The Sidekick is a tale of imbalance, real and perceived. The narrator, Brian Blum, is a semi-successful national sportswriter living in the shadow of his best friend from high school, Marcus Hayes, an NBA superstar in the mould of Michael Jordan and LeBron James. The reader follows the pair from their adolescence into their mid-thirties, when Marcus makes a late career comeback and invites Brian to write his biography. Brian is ‘subservient’ within their relationship, a supporting player in Marcus’s vault towards triumph, wealth and celebrity. The contrast is struck from the start: Brian is ‘a big slow fat kid’ who reports on and records Marcus’s growing athletic prowess and pitiless dedication. While Brian’s perspective is tainted by envy, Marcus’s outlook is harder to parse. As a youth, Marcus moves in with Brian’s parents, who give all their attention to the talented youngster and leave their son feeling sidelined. Brian rarely empathises with Marcus, and his narrow and indulgent narrative voice is a great strength of the book. The structural obstacles facing Marcus – his class, race and culture – are ever-present but are left deliberately under-examined, Benjamin Markovits instead focusing on the dynamic between the main characters as a way of revealing his narrator’s inhibited world-view. In Brian, Markovits fashions an interior consciousness defined by self-deception, a character inhabiting a slowly shrinking world of inferiority and sadness.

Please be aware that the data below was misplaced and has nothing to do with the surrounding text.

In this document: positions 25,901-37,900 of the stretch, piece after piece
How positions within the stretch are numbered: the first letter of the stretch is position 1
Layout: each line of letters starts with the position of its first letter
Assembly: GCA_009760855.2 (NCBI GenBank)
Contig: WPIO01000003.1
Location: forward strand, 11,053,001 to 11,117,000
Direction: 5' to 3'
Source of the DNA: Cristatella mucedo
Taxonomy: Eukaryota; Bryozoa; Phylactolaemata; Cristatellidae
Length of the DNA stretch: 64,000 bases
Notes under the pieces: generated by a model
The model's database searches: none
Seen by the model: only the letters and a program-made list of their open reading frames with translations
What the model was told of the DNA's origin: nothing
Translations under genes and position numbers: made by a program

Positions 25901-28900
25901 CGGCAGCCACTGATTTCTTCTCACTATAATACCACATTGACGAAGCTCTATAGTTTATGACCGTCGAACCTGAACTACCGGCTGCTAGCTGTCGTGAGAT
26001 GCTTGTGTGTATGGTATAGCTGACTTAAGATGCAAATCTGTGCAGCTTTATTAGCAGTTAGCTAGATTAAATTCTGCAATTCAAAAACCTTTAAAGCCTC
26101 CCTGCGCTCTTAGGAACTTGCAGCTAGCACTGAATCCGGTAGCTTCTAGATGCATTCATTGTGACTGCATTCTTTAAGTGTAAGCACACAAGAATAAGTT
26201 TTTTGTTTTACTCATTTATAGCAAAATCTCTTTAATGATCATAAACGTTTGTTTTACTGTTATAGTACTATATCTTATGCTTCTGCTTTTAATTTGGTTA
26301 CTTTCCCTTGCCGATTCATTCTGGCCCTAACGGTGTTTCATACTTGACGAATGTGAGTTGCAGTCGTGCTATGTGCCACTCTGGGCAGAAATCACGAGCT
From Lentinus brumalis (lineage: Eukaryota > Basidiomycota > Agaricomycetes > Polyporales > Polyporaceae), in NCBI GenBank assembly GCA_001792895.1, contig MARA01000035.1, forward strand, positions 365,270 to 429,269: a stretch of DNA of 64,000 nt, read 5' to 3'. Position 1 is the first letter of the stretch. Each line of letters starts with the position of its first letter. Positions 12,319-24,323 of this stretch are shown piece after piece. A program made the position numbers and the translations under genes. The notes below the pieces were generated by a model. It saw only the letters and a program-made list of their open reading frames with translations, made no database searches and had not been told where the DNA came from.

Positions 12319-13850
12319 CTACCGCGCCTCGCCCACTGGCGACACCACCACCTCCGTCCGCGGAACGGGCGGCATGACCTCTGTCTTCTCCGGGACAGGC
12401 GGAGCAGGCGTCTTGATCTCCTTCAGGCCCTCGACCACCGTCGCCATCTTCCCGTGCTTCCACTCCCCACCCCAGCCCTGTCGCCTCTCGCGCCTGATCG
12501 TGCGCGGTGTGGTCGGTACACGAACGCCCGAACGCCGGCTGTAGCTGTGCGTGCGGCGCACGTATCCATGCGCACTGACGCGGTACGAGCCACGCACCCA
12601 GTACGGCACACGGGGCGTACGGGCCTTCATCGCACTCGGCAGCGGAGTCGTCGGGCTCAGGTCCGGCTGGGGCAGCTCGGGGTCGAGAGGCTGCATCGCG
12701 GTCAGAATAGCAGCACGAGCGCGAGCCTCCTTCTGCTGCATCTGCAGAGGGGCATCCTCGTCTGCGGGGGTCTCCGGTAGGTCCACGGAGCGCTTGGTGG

Brian wants to spend his life writing about ‘natural selection, the way people get measured’; Marcus, meanwhile, is what Brian would see as an evolutionary winner, harnessing an aura and skillset that bend others to his will. Brian laments this difference, noting that in life, ‘what matters isn’t being